Experimental Reviews

Miasma (2022) – 4.5 stars

Director: Andreas Aicka Thomsen

Writer: Andreas Aicka Thomsen

Cast: Astrid Haugesen, Jonas Erboe

Running time: 11mins

In our forgotten – but not so-distant – medical past, a miasma was believed to be a poisonous mist made up of particles from decomposing material, which was often blamed for the diseases our ancestors could not completely understand. Since the advent of modern microbiology, that archaic belief has (for now) faded away – but the term lingers, now used to describe an oppressive or unpleasant atmosphere, enveloping a particular area or subject.

As such, there could not be a better title for writer-director Andreas Aicka Thomsen’s foreboding experimental short. A masterclass in the construction of suspense, Miasma is dripping in ancient Nordic terror – its story framed by the Scandinavian mountains which loom from a blanket of impenetrable fog; and underscored by a seething double-bass, accompanied by haunting vocals that occasionally crescendo to fearful shrieks.

In his cinematography, and in his choice of soundtrack, Thomsen has done everything he can to tell us wordlessly that there is a force at play here which we cannot see, or understand. There’s something in the air…

Amid the towering mountains and the writhing score, Thomsen then places two nameless figures. Both dressed in orange-red suits, actors Astrid Haugesen and Jonas Erboe roam the icy woodlands which flank the Scandes. Their strange choice of snow-gear suggests they were not planning on heading into the freezing depths of the mountains – perhaps they were based in some remote scientific outpost – but something has lured them out here. As they stagger through the wilderness, it becomes increasingly clear they are answering some inescapable call. Quite At the Mountains of Madness.

As Haugesen gazes breathlessly into the boughs of the surrounding evergreens, we can see a mysterious blue pattern painted onto her face. Erboe has similar inscriptions adorning his brow, though his glowering comes across as overtly more sinister. Has he given in to some timeless cosmic force that still calls the mountains home? Is she still somewhat resistant to whatever dark demands it is making of them both?

Perhaps, as with a great deal of experimental cinema, the only meaning here is in the mind of the viewer and I have been reading too much Lovecraft? However, the film’s propensity for delivering deliberate drawn-out shocks suggests otherwise to me – as does its conclusion.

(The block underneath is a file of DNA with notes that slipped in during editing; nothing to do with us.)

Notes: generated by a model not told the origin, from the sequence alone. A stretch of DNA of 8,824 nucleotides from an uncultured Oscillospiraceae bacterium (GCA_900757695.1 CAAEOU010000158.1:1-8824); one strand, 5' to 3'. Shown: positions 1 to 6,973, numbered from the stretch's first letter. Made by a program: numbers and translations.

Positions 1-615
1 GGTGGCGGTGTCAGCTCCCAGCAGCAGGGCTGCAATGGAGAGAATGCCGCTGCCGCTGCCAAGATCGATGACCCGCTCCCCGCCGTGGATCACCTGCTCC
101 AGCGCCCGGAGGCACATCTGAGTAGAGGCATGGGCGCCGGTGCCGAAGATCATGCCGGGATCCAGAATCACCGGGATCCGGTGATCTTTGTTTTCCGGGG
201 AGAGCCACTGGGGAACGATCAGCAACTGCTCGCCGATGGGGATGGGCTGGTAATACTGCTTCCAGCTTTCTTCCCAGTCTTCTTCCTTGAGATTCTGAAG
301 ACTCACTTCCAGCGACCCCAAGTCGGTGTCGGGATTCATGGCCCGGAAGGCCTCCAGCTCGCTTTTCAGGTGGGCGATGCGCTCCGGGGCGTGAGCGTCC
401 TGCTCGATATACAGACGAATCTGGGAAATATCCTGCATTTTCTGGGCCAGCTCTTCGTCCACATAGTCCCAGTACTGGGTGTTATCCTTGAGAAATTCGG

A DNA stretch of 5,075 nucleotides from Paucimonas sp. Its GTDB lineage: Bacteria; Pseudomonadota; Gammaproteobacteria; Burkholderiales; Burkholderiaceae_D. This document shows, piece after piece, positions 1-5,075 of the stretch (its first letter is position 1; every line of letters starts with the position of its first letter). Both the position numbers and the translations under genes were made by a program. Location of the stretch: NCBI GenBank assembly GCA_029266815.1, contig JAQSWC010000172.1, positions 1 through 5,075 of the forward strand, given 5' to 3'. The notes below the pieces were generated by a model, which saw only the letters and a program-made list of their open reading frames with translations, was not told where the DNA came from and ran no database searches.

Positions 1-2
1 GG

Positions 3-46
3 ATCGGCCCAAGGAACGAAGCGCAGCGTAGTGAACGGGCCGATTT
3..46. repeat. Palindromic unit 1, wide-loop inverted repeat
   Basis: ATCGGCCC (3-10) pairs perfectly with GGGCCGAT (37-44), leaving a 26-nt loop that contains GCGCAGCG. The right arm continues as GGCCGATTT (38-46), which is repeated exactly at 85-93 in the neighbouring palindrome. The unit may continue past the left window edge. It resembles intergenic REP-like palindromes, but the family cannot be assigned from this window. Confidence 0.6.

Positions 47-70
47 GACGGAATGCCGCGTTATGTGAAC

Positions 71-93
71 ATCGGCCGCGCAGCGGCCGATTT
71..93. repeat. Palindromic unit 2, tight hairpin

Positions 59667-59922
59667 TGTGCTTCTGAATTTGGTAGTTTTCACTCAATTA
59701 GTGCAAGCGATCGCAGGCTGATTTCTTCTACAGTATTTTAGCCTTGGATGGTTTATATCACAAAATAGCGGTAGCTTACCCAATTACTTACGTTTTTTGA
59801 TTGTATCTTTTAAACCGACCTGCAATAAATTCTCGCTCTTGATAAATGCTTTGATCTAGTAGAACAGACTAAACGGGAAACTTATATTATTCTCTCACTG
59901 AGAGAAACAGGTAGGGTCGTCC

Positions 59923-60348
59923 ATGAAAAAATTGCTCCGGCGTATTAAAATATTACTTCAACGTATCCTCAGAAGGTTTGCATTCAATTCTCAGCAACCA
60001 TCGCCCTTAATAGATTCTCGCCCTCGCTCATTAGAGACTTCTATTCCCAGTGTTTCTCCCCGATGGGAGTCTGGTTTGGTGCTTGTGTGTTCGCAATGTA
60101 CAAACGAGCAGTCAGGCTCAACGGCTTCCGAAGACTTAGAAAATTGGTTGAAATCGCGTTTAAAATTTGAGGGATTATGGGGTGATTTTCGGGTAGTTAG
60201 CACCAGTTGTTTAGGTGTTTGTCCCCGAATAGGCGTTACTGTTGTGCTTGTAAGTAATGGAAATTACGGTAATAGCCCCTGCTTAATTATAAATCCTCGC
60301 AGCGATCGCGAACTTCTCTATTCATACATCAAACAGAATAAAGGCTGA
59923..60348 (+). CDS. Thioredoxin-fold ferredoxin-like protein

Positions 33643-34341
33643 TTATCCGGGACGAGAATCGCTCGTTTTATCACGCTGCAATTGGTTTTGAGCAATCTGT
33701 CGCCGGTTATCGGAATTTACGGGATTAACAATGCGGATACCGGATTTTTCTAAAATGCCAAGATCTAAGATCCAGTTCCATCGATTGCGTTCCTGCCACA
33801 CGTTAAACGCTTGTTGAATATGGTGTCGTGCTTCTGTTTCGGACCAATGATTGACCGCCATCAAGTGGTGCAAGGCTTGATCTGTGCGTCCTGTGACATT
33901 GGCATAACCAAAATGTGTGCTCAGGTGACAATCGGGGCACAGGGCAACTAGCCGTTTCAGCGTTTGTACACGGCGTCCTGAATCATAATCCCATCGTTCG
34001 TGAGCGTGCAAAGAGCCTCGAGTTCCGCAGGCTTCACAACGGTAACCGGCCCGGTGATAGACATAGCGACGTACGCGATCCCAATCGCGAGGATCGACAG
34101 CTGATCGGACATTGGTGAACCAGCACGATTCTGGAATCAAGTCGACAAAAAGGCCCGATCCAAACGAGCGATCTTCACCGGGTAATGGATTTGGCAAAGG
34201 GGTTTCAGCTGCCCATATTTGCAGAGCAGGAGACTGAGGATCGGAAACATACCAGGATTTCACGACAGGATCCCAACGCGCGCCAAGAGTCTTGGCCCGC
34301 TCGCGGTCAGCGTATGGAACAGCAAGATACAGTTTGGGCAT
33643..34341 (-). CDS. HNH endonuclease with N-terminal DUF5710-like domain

In terms of the jumps, one moment in particular stands out as reminiscent of Jonathan Miller’s Whistle and I will Come to You – as a long shot holds on Haugesen running down a bleak and endless path, before taking us by surprise with a sudden halt. Meanwhile, the story’s ending also alludes to the facing of some greater malevolent force. A fire-side showdown eventually delivers a delightfully unnerving, ambiguous, conclusion that puts doubt on many of the assumptions built up around our two characters previously – in the style of Alex Garland’s Annihilation.

For all this, however, it should be noted that Miasma does still have room for some improvement. Because it seems to have more of a ‘conventional’ narrative than most experimental films, it is caught in no-man’s-land during its mid-section. While most movies need to maintain your attention consistently throughout their run-time, avant-garde cinema has a tendency to encourage people’s minds to wander. While guided meditation like that does have its place in Miasma, priming you to use your mind to fill in the blanks, it does lull you into a little too much of a wandering state around the four-minute mark – and being so perilously close to the film’s climax, there is a possibility that you might blink and miss some of the most intense and important moments in that final scene.

Meanwhile, after everything is said and done, that pet peeve of mine resurfaces once more: the film does not adequately spell out roles in the credits. In particular, something so important to the creation of the film’s atmosphere is its music – the score gives peak Jóhann Jóhannsson, at his gloomy, multi-layered, best – and its creator deserves noting for that; whoever they are.

These are extremely minor notes, however. As a junkie for cosmic horror, and experimental cinema, Miasma hits a sweet spot for me that I never expected to be met. In years to come it will without doubt remain one of my favourite films I encountered with Indy Film Library. It crafts subtle, wordless, dread with unflinching patience – and I pray, to whatever unholy force resides in those mountains, that Miasma’s creator keeps our little website in mind for his future releases.

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